If you don’t have time to prepare the entire stew, at least take in some green food on New Year’s Day. Spinach, collard greens, kale, or green peas will do. All of them are said to represent money and ensure prosperity.
But New Year’s Eve is not all fun and games. There are many superstitions regarding bad luck as well.
On New Year’s Day, make sure nothing leaves your house. This means NOTHING, not even garbage. Putting things out of the house is indicative of rejecting possessions, so if you throw things out, you just may lose something dear to you.
It is bad luck to hang a new calendar on the wall before the new year actually begins, so wait until Jan 1st to hang your calendar.
Also to be avoided – washing clothes and washing hair. It is believed you will ‘wash out’ important things or people in your life. I once heard a story about someone who did laundry on New Years Day and had a loved one die shortly after, so take heed!
It is definitely bad luck to take your Christmas tree down before January 6th, Feast of the Epiphany. (During this time, our ancestors were practicing the Twelve Days of Christmas — receiving partridges in a pear tree and so forth…) So leave that tree up! On New Year’s Eve, take all the gold, silver and gemstones you own, and place them under the tree. Leave them there until January 2nd. This presentation of precious metals and jewels will ensure that you will be gifted and prosperous in the year to come.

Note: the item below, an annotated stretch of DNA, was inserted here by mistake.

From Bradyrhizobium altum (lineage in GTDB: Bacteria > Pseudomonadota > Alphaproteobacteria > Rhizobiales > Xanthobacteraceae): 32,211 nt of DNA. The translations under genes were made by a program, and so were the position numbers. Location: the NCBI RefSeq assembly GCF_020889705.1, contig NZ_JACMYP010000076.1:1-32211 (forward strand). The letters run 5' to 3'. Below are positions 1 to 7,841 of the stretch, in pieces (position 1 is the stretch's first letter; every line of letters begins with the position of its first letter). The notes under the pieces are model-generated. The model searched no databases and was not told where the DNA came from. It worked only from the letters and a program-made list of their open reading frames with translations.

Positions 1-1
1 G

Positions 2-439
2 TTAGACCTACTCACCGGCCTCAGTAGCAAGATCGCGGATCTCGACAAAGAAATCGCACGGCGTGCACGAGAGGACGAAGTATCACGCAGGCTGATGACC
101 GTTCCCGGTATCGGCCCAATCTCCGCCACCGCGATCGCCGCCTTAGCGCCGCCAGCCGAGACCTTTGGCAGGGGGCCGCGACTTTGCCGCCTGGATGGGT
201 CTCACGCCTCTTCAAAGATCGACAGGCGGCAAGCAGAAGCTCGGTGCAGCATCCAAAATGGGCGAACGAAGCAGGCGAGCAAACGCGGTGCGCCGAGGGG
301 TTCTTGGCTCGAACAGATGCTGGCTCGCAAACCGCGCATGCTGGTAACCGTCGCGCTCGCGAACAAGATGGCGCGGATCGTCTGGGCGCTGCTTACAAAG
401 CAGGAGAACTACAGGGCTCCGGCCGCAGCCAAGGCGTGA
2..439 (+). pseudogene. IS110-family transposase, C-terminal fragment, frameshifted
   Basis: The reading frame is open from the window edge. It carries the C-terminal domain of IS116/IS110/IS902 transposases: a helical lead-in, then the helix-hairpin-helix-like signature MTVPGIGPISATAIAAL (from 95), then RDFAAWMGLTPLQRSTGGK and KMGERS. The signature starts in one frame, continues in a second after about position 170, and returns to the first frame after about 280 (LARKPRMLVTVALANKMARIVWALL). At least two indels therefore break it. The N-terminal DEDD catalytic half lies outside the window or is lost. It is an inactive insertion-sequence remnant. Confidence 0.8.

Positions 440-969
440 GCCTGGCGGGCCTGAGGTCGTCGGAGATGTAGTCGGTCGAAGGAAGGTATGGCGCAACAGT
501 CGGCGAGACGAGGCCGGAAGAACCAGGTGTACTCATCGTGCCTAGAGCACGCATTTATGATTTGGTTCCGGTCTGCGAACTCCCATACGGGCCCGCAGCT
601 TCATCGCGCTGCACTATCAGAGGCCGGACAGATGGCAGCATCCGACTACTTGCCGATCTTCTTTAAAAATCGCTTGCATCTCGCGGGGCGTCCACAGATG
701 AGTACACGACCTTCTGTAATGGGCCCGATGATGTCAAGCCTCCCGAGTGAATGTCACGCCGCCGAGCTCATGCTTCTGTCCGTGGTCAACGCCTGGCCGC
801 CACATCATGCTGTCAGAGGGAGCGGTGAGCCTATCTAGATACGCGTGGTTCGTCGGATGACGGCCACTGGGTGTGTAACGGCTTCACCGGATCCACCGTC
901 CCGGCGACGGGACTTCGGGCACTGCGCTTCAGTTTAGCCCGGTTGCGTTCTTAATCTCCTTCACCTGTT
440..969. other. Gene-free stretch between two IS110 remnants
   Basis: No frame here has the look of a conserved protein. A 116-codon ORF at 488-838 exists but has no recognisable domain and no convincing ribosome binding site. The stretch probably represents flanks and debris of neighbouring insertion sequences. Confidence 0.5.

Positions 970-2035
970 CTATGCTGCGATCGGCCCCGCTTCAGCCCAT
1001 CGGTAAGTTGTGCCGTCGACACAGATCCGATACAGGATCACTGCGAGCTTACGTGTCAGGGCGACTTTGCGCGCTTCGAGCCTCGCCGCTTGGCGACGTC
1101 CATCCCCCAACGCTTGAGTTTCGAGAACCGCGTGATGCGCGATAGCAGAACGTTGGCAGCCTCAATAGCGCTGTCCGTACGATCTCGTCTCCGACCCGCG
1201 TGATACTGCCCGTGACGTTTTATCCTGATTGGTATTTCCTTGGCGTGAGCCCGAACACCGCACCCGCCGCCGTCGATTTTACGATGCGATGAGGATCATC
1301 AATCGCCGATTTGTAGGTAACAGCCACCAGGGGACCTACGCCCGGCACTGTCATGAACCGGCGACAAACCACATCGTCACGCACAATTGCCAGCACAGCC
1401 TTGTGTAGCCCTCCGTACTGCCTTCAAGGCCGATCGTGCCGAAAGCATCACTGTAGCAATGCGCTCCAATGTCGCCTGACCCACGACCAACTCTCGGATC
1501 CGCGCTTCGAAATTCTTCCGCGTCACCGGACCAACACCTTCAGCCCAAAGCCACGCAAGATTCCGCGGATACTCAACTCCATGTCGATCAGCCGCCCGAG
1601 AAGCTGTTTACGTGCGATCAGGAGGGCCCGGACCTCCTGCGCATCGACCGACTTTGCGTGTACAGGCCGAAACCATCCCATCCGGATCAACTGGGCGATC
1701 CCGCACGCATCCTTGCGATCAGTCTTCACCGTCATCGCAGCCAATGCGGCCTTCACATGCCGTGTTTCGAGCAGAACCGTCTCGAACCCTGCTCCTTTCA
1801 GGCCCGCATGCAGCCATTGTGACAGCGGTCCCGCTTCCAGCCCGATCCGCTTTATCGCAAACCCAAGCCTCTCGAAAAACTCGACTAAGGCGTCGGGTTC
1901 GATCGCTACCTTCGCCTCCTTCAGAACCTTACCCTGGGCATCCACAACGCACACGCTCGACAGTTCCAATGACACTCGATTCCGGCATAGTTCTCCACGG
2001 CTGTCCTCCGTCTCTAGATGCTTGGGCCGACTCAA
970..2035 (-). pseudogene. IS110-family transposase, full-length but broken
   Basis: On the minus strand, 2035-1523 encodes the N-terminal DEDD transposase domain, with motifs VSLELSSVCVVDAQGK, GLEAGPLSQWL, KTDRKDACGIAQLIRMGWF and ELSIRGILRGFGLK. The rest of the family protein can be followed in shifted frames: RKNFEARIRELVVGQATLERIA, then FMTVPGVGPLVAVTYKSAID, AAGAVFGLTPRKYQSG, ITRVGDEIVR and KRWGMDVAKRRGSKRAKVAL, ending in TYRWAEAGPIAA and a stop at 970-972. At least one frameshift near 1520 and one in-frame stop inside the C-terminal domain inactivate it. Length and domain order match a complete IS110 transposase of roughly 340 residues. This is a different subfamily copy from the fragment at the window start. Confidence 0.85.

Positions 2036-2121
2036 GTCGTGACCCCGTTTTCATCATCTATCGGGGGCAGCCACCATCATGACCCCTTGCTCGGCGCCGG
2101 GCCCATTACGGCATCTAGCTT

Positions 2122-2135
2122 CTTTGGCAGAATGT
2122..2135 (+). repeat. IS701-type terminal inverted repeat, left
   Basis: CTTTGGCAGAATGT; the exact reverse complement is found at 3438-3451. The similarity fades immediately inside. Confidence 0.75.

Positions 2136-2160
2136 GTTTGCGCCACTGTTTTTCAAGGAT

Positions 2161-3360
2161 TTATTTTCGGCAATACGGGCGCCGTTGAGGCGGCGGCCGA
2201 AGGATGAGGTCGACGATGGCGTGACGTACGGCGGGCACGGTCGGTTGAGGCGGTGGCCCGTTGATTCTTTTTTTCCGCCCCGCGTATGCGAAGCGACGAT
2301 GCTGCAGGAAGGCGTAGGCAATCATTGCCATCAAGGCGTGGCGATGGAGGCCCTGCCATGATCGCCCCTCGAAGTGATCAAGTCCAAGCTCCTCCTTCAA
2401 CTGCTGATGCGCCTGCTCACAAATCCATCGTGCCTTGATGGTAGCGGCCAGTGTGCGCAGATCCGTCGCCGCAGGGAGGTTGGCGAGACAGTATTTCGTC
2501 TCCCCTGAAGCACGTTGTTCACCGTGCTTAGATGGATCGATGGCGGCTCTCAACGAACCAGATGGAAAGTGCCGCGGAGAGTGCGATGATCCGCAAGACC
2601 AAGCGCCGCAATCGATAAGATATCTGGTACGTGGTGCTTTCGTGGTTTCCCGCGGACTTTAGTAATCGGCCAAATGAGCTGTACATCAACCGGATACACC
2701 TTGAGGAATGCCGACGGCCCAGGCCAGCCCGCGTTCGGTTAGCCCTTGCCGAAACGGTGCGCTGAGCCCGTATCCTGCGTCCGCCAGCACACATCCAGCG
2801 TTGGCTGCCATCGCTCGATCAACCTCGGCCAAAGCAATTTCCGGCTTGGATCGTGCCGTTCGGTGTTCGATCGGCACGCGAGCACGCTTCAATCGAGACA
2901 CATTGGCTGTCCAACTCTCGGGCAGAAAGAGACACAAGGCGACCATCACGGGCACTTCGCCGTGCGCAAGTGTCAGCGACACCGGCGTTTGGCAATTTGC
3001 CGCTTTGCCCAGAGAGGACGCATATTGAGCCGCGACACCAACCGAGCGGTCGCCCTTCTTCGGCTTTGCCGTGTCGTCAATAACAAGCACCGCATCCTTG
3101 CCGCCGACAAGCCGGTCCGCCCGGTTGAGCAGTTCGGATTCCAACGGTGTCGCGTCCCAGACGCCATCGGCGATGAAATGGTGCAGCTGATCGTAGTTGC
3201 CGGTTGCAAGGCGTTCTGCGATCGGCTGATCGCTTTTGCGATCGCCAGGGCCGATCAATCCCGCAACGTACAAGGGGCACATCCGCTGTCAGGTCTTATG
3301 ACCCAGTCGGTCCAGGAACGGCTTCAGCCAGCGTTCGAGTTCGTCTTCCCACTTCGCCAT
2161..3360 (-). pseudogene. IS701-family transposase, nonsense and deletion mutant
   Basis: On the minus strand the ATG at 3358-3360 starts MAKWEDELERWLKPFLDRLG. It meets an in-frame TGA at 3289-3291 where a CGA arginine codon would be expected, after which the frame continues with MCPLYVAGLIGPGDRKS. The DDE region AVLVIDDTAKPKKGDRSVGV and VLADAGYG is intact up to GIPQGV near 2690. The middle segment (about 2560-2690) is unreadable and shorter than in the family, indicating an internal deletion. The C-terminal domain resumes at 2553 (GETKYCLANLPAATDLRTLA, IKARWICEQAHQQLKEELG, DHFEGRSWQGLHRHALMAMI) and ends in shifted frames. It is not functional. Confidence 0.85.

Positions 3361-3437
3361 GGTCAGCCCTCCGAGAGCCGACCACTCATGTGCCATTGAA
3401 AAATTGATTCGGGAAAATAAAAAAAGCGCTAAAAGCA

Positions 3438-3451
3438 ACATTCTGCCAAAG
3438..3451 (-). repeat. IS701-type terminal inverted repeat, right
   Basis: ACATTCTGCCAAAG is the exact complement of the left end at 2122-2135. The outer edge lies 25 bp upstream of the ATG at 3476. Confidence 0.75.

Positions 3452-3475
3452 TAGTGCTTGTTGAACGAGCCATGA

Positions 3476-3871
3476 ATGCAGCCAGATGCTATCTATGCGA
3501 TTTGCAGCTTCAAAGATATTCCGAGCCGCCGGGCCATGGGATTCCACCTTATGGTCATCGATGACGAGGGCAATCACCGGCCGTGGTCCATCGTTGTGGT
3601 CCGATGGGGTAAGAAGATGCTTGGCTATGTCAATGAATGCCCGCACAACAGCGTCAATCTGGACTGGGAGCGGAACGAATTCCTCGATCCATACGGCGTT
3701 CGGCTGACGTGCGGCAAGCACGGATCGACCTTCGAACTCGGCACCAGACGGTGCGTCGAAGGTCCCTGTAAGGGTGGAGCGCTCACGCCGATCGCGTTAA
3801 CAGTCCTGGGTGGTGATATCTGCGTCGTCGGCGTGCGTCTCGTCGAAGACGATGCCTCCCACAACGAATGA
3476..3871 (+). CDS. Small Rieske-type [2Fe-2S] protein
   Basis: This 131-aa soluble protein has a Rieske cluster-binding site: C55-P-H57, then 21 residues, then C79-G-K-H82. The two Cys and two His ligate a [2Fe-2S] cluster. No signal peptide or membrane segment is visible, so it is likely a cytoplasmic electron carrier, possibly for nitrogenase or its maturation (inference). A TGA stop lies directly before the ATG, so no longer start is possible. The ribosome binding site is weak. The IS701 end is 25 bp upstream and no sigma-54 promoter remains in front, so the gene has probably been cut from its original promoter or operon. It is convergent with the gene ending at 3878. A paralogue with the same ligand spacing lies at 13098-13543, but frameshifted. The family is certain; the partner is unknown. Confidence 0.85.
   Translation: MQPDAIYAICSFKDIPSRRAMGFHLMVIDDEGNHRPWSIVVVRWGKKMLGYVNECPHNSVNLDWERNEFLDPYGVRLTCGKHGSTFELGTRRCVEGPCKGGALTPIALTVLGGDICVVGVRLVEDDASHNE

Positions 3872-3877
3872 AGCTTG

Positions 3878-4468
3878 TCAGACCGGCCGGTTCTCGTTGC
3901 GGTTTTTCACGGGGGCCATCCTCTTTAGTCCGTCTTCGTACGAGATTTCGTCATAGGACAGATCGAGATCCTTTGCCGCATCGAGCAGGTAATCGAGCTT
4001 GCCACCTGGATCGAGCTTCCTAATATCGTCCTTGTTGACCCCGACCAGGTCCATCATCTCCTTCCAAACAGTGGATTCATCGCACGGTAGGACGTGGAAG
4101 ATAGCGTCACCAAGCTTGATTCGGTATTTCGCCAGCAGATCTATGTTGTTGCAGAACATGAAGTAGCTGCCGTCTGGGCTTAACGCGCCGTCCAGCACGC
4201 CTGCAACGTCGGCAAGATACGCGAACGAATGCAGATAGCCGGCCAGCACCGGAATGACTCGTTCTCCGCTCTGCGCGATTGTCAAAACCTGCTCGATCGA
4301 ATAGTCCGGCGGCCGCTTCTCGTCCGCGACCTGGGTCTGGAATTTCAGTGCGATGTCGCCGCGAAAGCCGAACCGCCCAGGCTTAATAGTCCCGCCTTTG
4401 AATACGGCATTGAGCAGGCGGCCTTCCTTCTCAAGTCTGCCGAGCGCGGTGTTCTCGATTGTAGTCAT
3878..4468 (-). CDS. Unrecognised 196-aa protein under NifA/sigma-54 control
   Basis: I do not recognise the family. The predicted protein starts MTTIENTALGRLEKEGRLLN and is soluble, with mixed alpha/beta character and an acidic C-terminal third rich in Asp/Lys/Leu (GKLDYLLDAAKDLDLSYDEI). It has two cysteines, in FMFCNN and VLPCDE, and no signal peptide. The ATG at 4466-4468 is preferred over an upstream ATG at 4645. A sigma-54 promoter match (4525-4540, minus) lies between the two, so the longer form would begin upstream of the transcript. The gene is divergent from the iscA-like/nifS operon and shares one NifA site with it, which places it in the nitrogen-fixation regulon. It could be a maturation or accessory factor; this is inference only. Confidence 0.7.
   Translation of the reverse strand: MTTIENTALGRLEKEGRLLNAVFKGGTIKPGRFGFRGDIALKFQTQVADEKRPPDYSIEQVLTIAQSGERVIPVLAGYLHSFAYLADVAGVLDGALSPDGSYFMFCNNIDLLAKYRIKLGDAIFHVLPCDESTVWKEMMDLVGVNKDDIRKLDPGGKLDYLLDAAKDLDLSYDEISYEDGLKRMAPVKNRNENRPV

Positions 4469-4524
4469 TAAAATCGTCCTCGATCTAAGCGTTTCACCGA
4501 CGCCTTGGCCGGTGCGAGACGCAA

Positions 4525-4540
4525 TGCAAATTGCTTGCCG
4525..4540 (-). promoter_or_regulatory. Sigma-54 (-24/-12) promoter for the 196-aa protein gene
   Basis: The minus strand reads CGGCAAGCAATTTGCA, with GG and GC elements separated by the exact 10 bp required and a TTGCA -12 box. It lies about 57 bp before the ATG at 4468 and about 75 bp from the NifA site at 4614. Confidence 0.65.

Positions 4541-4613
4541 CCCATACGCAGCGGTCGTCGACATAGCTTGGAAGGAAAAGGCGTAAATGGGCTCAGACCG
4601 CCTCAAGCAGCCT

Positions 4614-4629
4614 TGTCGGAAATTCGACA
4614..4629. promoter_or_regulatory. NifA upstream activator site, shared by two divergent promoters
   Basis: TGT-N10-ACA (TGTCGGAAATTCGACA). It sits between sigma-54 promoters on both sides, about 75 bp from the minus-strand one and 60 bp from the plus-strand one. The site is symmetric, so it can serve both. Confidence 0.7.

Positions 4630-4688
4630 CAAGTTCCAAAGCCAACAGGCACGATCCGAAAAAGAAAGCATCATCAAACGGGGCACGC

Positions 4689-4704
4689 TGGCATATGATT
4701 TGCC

Be careful about whom you invite into your home on New Year’s Day! In Scotland, it was believed that the first person to cross your threshold after the stroke of midnight should definitely be a tall dark handsome man. Blondes, redheads and women were considered bad luck. Yes, it sounds biased… However, this belief originated in Medieval times, when Scotland was susceptible to Viking invasions. The last ones they wanted showing up on their doorsteps were blonde Scandinavian savages, armed with blades and shields.
To make things even luckier, the Scots also hold that the dark haired man ought to bring coal, salt, shortbread and whiskey – all essential elements for prosperity.
Romania, too, believed that a woman should not be your first guest on New Year’s Day. Women were considered bad luck, but men ensured good fortune. (This probably originates from back when women were expected to have a dowry in order to be wed — and men collected the dowry.) So, invite the guys over!
In Brazil, it is traditional to throw white flowers in the ocean. These are considered an offering to the water goddess Yemoja, who is said to control the seas. Offering her flowers will ensure her blessings for the coming year.